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Thu July 25, 2013
Solar Sets Milwaukee Brewing Company Apart
Milwaukee's 4th annual Brewfest is on tap for Saturday in McKinley Park. One local operation stands out for its greenness.
The sign outside Milwaukee Brewing Company reads, “Milwaukee’s 1st Solar Brewery.” On its roof, are twenty-eight solar panels. They help heat the water to just the right temperature for brewing.
Jim McCabe dabbled in home brewing for years, while he traveled the country as an environmental engineer. But he say craft brewing beckoned him – so did Milwaukee. So, he started brewing small batches in the Third Ward and in 2007, started this operation.
Its early morning, and only McCabe and his master brewer are here.
“He’s in the process right now of combining the barley with the warm water. We preheat the water – which we’ll get to the solar thing - because we need about 145 to 152 degree water. That activates the natural magic of barley, which breaks starches down to sugars. And he’s actually training one of our young brewers as he goes,” McCabe says.
McCabe says experimentation is part of the thrill; he loves to blend in locally produced teas.
“We use a lot of Rishi teas in our beer, or some other flavors,” McCabe says.
The rest of his team starts straggling in. McCabe points to a reserved area at the north end of the brewery floor.
“This will be full of bikes when everybody gets here – all the hooks that you see,” McCabe says.
McCabe says the original allure of the building was a couple of giant walk-in coolers the previous owner left behind. They were just the beginning of his crusade to recycle and repurpose.
“Not just from other breweries but also from other industries because Milwaukee has a lot of manufacturing background; like our grain handling comes out of a caffeine plant over on National Avenue. Even our boiler system – which is the hot side of brewing including the sanitation efforts; we got those boilers on eBay,” McCabe says.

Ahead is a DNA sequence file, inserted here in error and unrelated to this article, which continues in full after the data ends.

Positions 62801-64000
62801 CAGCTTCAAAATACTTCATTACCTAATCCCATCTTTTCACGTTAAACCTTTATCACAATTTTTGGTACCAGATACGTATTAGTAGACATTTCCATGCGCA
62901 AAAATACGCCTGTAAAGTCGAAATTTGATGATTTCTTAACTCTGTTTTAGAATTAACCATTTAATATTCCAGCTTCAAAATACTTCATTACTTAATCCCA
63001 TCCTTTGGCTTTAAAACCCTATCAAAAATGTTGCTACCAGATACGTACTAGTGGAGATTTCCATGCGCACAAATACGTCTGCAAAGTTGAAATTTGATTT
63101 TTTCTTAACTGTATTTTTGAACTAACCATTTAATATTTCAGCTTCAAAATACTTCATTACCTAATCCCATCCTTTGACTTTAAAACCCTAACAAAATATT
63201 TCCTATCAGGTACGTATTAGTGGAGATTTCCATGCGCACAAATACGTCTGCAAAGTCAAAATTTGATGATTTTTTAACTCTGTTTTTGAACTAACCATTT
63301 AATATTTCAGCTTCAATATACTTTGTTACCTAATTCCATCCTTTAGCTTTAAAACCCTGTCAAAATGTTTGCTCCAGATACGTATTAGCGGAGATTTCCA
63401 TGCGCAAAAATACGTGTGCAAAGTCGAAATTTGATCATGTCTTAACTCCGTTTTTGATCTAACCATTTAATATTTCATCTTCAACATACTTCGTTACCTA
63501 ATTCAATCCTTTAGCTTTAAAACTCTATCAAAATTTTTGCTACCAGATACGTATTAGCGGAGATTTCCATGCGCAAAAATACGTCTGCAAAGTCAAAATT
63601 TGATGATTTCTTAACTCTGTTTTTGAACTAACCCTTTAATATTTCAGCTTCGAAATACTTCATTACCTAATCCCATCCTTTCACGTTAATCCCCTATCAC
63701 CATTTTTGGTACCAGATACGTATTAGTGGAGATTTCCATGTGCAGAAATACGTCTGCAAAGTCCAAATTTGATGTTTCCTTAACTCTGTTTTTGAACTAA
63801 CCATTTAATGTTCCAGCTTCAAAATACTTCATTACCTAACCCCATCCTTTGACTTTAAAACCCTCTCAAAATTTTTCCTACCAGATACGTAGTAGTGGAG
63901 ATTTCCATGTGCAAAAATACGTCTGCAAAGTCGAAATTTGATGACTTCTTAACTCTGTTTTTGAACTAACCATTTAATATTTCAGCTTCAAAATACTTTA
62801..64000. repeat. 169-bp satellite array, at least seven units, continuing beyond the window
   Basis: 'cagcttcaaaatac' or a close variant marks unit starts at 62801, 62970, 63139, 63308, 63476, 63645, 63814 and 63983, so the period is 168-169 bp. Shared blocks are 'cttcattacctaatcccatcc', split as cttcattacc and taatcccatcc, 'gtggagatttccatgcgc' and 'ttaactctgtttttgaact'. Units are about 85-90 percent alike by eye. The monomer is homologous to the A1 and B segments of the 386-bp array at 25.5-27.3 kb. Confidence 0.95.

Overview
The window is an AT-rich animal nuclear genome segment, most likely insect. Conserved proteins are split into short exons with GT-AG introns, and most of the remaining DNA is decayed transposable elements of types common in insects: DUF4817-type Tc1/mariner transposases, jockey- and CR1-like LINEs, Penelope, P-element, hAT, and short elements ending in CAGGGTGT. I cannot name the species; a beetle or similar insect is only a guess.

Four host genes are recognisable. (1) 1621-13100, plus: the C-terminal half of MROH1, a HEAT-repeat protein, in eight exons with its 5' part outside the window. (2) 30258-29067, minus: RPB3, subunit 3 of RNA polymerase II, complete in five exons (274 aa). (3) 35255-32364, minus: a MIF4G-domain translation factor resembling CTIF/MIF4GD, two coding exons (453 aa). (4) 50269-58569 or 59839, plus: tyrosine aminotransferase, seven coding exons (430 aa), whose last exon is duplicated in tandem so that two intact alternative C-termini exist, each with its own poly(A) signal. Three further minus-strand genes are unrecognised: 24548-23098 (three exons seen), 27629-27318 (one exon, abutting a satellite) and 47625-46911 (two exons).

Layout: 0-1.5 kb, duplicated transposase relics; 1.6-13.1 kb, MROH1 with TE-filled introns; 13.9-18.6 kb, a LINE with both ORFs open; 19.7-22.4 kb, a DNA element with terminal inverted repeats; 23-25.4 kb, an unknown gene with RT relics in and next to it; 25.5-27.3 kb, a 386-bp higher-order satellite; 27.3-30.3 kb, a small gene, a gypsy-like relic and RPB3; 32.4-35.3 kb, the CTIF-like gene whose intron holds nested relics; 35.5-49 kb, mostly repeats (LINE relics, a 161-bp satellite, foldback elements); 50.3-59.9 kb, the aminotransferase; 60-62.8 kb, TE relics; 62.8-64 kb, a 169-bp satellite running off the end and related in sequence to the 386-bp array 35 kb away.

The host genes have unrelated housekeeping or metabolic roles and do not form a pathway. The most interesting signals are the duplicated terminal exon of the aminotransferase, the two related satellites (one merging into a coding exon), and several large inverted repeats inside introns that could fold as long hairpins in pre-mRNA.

Used cooking oil powers one of the boilers. McCabe says one employee has taken a real shine to getting his hands on the stuff from local restaurants and...
“And county parks give us their oil to create biodiesel,” McCabe adds.
McCabe says a local steel company repurposes his empty malt sacks and Growing Power snatches up mounds of spent grain to fuel its massive composting systems.
“The spent grain is awesome for that. The grains residual sugar really fires up the compost,” McCabe says.
There have been pitfalls. Not long ago McCabe purchased an $8,000 trailer to hold materials outside and make pick up more efficient.
“It was stolen after a month at 11 at night and it was locked – so somebody knew what they were doing. So there are still challenges,” McCabe says.
McCabe says he’s not complaining. Twelve full time workers hum around the brewery – four more than a year ago.
His sales market now covers Wisconsin and dips down into Chicago. Yet McCabe doesn’t plan to dramatically expand.
“If we were to pick an ultimate footprint, it would be the Midwest – it’s going to be the states that touch Wisconsin and maybe as far as Ohio – but that’s all,” McCabe says.
As for the size of his brewery – McCabe seems content.
He says it’s part of his business ethos – balancing an efficient sustainable operation and the footprint you create.
“And we’ve already had people we’ve mentored go on to have their own brewery and that’s fun,” McCabe says.
That also means, the brewing week, ends. Every Friday afternoon, McCabe and his team kick back and sample beer.
He says the practice fuels the creative spirit.